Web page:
HomeOpinion & AnalysisColumnistsDislodging Zanu PF in next elections

Dislodging Zanu PF in next elections


The much-awaited 11th Zanu PF conference has come and gone, dishing out a rejuvenated, unstoppable and a more dangerous political party.

Above that, as a nation and as democratic forces, we need to acknowledge and appreciate areas where Zanu PF has been overpowering or over-muzzling us and come up with strategies to counter that. Zanu PF came up with do-or-die plans of actions whilst the democratic forces will be busy clamouring for free and fair elections and riding on the hype that they have the support of people.

After all, free and fair elections supervised by Sadc are anything in the range of 50% to 100% guaranteed of being accepted as free and fair. Democratic forces are doing injustices to the same people who sacrificed much to vote for MDC parties.

The people braved the attack of Zanu PF and went on to vote for change, risking their precious lives. In return, the MDCs failed to protect the people prior to and after the run-off elections.

Since 2000, democratic forces have been complaining of not having free and fair elections and unfortunately always going to the courts filled with President Robert Mugabe’s appointees.

It was really disheartening to hear Prime Minister Morgan Tsvangirai proclaiming that he had an agreement with his longtime foe, President Mugabe that no one will go to the courts in the event of disputed elections next year. Who have been going to the courts all along? Not Mugabe. Come disputed elections, will Tsvangirai not go to courts? That’s another area where Zanu PF have been beating the democratic forces. We lack consistency.

Wonder why we can’t just shut-up until we know exactly what we want. As they say, there is a gap between the stimulus and reaction and wonder why we can’t utilise that opportunity and respond in a definitive and appropriate manner. The leadership needs to learn to meditate and regurgitate before responding to situations and provocations.

It’s high time that democratic forces learnt to live with the fact that in Africa and with Zanu PF, free and fair elections will always be a utopia, hence a clarion call to plan for the worst.

As an owner of a company operating in Zimbabwe, one would not hire a journalist but a competent person to run his/her company. This is bacause a journalist will merely report to you that the company is failing to perform because of sanctions and so forth.

A competent chief executive will explore and pursue avenues which will give profit to the company in the face of stifling hindrances.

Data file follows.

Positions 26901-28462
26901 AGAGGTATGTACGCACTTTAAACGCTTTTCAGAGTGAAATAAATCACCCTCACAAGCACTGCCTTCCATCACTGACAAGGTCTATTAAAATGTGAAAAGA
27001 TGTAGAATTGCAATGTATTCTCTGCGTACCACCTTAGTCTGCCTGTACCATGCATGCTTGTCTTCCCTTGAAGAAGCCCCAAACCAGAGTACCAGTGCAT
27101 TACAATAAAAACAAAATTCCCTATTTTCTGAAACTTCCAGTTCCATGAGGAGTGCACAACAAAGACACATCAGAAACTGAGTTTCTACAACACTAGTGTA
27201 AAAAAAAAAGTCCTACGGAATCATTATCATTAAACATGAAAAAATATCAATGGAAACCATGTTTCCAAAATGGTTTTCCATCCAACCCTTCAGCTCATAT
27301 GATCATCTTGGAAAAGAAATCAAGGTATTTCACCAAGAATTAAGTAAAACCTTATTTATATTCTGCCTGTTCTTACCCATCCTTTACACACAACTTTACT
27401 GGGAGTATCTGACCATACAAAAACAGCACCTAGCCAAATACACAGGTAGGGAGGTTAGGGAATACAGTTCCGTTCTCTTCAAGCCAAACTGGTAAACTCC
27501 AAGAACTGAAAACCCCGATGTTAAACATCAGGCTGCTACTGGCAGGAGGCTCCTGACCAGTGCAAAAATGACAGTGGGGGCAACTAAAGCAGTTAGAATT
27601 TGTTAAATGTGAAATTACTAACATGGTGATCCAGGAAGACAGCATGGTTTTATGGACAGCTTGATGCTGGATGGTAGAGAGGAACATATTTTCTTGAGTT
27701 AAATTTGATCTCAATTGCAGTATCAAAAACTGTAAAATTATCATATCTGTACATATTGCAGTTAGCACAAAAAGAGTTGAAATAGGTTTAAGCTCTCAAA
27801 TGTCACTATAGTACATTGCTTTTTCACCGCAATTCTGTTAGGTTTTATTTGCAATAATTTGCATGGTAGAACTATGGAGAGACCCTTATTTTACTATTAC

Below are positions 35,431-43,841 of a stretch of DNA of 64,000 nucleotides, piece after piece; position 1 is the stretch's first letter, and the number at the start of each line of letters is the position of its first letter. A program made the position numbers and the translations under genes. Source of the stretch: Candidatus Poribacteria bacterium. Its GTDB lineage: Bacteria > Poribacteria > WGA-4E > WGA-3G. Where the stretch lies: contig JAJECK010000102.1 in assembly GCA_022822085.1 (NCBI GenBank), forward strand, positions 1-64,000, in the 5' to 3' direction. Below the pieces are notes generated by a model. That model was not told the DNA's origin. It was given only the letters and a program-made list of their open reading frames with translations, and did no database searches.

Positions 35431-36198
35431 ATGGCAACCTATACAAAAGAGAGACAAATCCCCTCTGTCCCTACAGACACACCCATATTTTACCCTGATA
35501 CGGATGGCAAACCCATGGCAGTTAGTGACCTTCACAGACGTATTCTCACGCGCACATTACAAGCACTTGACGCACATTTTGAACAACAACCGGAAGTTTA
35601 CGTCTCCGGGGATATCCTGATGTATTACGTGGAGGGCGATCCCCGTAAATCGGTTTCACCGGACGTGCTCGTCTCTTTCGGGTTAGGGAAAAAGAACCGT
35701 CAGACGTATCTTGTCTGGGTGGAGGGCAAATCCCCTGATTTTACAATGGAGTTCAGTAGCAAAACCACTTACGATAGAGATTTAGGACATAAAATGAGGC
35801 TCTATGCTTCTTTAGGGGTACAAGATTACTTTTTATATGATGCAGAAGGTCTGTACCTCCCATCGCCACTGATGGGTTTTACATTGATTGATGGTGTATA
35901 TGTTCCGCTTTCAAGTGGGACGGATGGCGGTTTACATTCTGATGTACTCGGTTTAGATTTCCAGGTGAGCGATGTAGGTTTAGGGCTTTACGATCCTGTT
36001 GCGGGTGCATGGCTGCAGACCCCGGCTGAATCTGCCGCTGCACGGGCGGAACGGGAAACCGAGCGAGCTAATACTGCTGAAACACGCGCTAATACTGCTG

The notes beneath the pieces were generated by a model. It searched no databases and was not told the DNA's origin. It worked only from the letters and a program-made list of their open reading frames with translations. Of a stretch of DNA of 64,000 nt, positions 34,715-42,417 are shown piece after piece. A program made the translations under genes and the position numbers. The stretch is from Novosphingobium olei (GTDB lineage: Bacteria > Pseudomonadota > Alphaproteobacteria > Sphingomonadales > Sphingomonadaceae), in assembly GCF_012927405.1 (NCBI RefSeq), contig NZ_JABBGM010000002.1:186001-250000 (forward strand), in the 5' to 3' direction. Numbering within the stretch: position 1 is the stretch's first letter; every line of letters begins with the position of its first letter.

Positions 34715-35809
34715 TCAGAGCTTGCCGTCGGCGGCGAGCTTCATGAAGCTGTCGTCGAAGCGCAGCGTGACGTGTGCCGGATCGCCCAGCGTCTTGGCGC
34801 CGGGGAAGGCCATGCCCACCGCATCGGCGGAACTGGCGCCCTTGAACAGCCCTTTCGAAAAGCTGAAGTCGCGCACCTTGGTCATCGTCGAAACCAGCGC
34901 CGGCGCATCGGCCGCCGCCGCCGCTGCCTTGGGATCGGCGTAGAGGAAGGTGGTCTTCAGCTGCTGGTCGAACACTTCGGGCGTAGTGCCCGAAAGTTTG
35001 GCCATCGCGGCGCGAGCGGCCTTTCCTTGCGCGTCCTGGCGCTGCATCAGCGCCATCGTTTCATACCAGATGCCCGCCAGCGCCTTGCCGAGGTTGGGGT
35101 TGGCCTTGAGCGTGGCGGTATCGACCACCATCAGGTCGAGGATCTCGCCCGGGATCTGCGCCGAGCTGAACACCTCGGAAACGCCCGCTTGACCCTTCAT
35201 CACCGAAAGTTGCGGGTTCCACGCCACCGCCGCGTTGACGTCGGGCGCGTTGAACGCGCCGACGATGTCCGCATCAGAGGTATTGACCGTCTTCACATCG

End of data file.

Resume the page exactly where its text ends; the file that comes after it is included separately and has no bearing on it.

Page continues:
It is therefore an appeal to all progressive forces to come together and fight Zanu PF lest the democratisation agenda might lose steam. Its 2011 or post-Mugabe’s death (or never).

We need to whip each other into line and have a consolidated and rigorous approach to hasten Zanu PF and Mugabe’s dislodgement from office. Zanu PF has already started campaigning whilst the democratic forces are clamouring that there will be no elections in 2011.
The 2011 elections are almost a certainty and unfortunately most likely within the first half of the year as there is no way Zanu PF will sustain its jingles and songs on national TV and radio for a period more than that.

The democratic forces need to stop forthwith to castigate each other at least openly and direct all their energies and resources to the looming fight against Zanu PF.

For Zanu PF can only be dislodged if its opponents go into elections as a united front and if its opponents manage to protect the rural electorate. It needs a do-or-die strategy which calls for the establishlishment of base camps in all the areas Zanu PF also has established base camps.

Whoever wins the mind game will be guaranteed to win votes in that area. To the electorate, it’s a matter of choosing between life and death. As much as we are pursuing the agenda of national healing and all other reforms, we need to also plan for the worst.

Some few months ago liberation movements met and strategised on how to remain in power and counselled each other. National and regional democratic forces should take a leaf from this and come together and strategise on how to push and win the democratisation agenda. There is also a need for civic society to rally behind the democratisation agenda, not the farce that characterised the new constitution consultative process.

As much as it was their right, some members of the civil society who refused to partake in the Copac outreach process should have influenced and empowered the ordinary people by carrying out awareness and education campaigns ahead of the arrival of Copac teams. Zanu PF did its home work and went in advance, influencing participants to air its wishes.

To all Zimbabweans, I say aluta continua, don’t lose hope but bear with the leaders and institutions of change. Your increased support especially at this juncture is called upon and will make the difference.


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